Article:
A Level Physics - New Linear A Level at Barton Court Grammar School
A Level Physics is a highly valued qualification which opens doors to a multitude of opportunities. It will allow you to develop a range of transferable skills which can be used across a range of subjects, including computing skills, mathematical and practical skills and the ability to analyse and evaluate data to solve problems. A Level Mathematics complements the A Level Physics course well and it is a compulsory entry requirement for many physics related degree courses. Physics is a subject which can lead to many travel opportunities; physicists from all over the world work collaboratively on a range of projects, from space science at NASA to the Large Hadron Collider at CERN and many universities offer physics courses with a year’s work experience abroad. There is an opportunity to participate in a school visit to CERN in Geneva in Year 12. Physics combines well with other A Level science subjects such as Chemistry and Biology, and students interested in engineering often opt to study Design Technology.
Physics is the most fundamental science; in it we ask the big questions about our world, universe and even our reality. Physics involves all physical aspects of natural science from the very small sub-atomic particles to the unimaginably large galaxies and the cosmos; including topics on mechanics, energy generation, thermodynamics, electrical circuits, waves, quantum physics, electromagnetism, nuclear and particle physics, medical imaging and astrophysics.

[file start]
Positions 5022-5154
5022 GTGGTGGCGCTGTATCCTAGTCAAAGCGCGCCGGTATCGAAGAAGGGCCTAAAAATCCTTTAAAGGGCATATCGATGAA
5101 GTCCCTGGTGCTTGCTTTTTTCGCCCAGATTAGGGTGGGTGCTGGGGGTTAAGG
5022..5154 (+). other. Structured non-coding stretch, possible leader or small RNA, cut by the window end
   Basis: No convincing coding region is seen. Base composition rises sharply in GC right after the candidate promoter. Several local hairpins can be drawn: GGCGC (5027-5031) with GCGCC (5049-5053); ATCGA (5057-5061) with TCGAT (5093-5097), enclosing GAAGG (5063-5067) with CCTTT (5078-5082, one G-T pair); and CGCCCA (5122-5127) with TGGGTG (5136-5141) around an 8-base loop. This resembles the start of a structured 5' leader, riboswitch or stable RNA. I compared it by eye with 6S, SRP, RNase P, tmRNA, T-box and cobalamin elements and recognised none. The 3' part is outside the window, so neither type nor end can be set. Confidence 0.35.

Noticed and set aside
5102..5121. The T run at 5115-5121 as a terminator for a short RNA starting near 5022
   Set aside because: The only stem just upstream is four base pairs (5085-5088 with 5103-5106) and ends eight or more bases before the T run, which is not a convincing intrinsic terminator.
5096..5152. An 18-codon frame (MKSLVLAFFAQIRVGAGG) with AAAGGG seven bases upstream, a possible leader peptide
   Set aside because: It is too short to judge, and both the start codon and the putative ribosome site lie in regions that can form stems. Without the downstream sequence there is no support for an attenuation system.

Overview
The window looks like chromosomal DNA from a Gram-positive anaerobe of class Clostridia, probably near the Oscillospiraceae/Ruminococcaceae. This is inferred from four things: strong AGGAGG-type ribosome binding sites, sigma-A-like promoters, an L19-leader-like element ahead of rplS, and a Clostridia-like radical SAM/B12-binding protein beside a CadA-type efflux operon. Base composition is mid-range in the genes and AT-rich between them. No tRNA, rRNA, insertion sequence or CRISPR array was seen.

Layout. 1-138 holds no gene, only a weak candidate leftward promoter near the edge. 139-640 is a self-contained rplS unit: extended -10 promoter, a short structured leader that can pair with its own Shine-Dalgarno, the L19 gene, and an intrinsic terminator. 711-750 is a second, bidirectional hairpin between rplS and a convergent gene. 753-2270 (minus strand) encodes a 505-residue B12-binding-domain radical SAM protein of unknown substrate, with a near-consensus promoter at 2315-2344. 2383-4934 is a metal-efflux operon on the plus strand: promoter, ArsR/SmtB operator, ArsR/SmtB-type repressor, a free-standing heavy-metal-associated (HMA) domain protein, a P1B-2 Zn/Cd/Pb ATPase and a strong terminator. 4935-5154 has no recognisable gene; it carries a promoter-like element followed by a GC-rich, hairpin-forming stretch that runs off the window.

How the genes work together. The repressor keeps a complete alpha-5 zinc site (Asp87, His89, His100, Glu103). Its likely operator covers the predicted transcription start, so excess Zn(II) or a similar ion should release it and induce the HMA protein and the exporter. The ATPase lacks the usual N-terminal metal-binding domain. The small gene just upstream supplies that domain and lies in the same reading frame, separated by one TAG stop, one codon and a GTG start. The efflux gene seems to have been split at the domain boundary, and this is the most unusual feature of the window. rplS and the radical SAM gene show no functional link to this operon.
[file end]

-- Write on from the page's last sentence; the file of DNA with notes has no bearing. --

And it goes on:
There are six modules to the A Level course:
Module 1: Development of Practical Skills
Module 2: Foundations of Physics
Module 3: Forces and Motion
Module 4: Electrons, waves and photons
Module 5: Newtonian World and astrophysics
Module 6: Particles and medical physics
Sixth Form entry requirements include GCSE Physics at grade 6 and GCSE Mathematics at grade 6. It is highly advisable that students also study A Level Mathematics with this subject.
The course is assessed by three examinations; two of the examinations consist of a combination of multiple choice and structured questions, covering theory and practical skills. The third examination assesses content from all modules in a synoptic style examination.
There is a practical endorsement component which is teacher assessed.
A physics degree can lead to a career in many fields, including mechanical engineering, electronic engineering, scientific research, technological industries, space exploration, medical physics, design, architecture, geophysics and meteorology, nanotechnology, renewable energy, telecommunications, computing, accountancy and business.
Please contact Mr Chandler, Lead Teacher of Physics, or your Physics Teacher, or go to www.ocr.org.uk
How to apply
You can apply for this course through UCAS Progress. Add this course to your favourites so you can start making an application.